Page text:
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Rheumatoid Arthritis: Chaunté Smith Shares Her Story

By Marcia G. Yerman
 
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Rheumatoid Arthritis: Chaunté Smith Shares Her Story 4 5 8
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Photo: Chaunté Smith

Six months after the birth of her first child, Chaunté Smith couldn’t get out of bed. She was in “excruciating pain.” At first she thought it was the result of being an “older mother,” having given birth at 36. In the mornings, her fingers were curled. As her knees became swollen, she began to limp.

Telling me about her experience, Smith admitted, “I ignored it for a little while, as we women do, and just got on with my life.” Now, eight years later, Smith has become part of a team working on an awareness campaign called “The Strong Woman’s Approach,” featured as part of the Reach Beyond—Everyday Solutions for Living With Rheumatoid Arthritis overview. Smith is sharing her personal experiences with the goal of giving other women courage and insights.


Rheumatoid arthritis affects 1.3 million Americans, and is two to three times more common among women. It is a chronic disease that affects the joints, primarily those in the hands, wrists, feet, shoulders, and knees. Pain is accompanied by tenderness, swelling, and redness of the joints — a warning sign that they are being attacked. Other indicators can include low-grade fevers and fatigue.

Smith, who comes out of a background in the pharmaceutical industry, intuited that something other than first time motherhood was at play. She said, “I could barely walk. I couldn’t pick up my newborn.” She connected with a rheumatologist, and in tandem they determined what her course of treatment would be. Smith knew that she wanted to have a second child, and her choice of medications was informed by that fact.

Over time, Smith learned how to adjust to her illness through a combination of medication, exercise and diet. Proper lifestyle choices are an issue that Smith is working to amplify.

Add a Comment4 Comments

Tamara Brown

Thank you for acknowledg­ing the informatio­n contained in the article (specifica­lly relating to the statement "Women can be affected by RA as early as in their 30s") was reported as given and is therefore not necessaril­y entirely accurate. In order to prevent any future issues within the realm of the autoimmune arthritis diseases (i.e., Rheumatoid Arthritis, Systemic Lupus Erythemato­sis, Ankylosing Spondyliti­s, Juvenile Arthritis, Psoriatic Arthritis, Sjogren's Syndrome, etc,) we at the Internatio­nal Autoimmune Arthritis Movement (IAAM) would like to offer our services to review any pieces featuring these diseases to ensure the verbiage and informatio­n is correct and not misleading­, and/or could not be construed as misinforma­tion by the public. We could be helpful to interpret more details and provide links to research/r­esources in the event a doctor makes a generalize­d statement, such as the one made in this article, that RA can occur "as early as in the 30's". While the doctor may not realize that his quote will remain "open-ende­d", we can expand for him, because the doctor knows that RA can begin at any age.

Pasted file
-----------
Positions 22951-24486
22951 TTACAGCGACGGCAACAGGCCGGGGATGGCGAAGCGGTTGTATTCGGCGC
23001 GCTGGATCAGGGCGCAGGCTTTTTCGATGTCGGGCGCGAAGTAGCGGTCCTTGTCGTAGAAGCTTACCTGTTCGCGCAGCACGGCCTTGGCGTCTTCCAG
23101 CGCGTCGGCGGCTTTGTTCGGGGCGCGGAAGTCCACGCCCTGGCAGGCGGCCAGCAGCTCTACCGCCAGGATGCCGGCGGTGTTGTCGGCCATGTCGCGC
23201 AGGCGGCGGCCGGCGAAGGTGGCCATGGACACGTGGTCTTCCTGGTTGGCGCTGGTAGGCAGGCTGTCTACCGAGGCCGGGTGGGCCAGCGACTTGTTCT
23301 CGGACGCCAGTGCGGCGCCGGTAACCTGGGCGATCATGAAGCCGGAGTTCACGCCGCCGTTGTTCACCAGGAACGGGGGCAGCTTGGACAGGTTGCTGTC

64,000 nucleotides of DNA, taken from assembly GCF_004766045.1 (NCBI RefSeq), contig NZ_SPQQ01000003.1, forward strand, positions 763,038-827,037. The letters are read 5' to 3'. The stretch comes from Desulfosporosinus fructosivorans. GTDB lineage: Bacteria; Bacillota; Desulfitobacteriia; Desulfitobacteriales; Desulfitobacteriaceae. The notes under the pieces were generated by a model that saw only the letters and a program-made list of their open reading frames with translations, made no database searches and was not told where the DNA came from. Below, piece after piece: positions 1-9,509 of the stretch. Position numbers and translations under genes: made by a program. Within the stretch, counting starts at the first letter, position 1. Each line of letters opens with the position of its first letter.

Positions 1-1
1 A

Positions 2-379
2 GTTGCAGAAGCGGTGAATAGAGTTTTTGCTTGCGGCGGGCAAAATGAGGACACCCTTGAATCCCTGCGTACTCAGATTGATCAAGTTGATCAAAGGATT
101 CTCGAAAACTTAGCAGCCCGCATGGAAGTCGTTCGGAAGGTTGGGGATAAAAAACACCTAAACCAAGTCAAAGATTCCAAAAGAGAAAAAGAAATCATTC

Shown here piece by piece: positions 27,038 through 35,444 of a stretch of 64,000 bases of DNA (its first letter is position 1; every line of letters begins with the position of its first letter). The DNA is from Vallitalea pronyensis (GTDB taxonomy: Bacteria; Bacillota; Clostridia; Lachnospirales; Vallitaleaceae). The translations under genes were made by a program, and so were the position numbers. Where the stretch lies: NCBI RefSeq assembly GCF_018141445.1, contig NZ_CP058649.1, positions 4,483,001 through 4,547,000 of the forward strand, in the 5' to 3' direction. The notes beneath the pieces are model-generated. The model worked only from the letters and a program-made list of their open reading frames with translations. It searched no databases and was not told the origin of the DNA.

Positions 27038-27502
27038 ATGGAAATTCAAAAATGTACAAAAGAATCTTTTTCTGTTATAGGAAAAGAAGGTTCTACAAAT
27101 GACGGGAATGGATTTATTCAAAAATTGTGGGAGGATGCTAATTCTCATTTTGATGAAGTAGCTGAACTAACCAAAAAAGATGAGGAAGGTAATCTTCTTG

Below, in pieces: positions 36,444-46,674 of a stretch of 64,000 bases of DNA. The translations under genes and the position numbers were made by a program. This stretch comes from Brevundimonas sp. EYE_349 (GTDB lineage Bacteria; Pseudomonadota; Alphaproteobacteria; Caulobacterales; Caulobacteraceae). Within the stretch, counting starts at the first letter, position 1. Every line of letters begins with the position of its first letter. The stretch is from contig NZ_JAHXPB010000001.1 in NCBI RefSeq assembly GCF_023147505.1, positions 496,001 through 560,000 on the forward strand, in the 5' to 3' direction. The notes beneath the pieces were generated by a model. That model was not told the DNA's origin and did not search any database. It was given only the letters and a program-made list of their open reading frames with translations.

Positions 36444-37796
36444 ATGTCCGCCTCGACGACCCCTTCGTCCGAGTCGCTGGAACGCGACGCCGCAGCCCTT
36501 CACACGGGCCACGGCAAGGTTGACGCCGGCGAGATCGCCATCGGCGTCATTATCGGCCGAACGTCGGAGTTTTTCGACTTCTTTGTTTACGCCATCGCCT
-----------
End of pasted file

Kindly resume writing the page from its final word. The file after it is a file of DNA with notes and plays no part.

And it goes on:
IAAM is committed to bringing awareness and education surroundin­g autoimmune arthritis diseases to the public eye, and we would love to be a resource for you as, together, we could truly change the world's current perception of the word "athritis" by showing each of these illnesses in their true light.

Thank you!

Tami Brown
Co-Founder
Internatio­nal Autoimmune Arthritis Movement (www.iaamov­ement.org)
tami@iaamo­vement.org

January 2, 2012 - 11:33am
EmpowHER Guest
Anonymous

I wanted to comment as well as the age factor. There is no age. You can get RA at 80, 40, 12, 6, etc........ and it progresses with age.

December 2, 2011 - 11:07pm
EmpowHER Guest
Anonymous

I think you have forgotten that RA affects thousands of children and young adults, not just women "as young as 30". The commercials already give the impression that RA is an elderly disease; we don't need articles like this assigning an age to a disease that does NOT discriminate in terms of age. You can also have RA without the Rheumatoid Factor; it's called being "seronegative."

November 29, 2011 - 1:14am
Marcia G. Yerman (reply to Anonymous)

Thanks for your comment. The focus of the article was one woman's story and her efforts to cope with the disease.

November 29, 2011 - 8:53am
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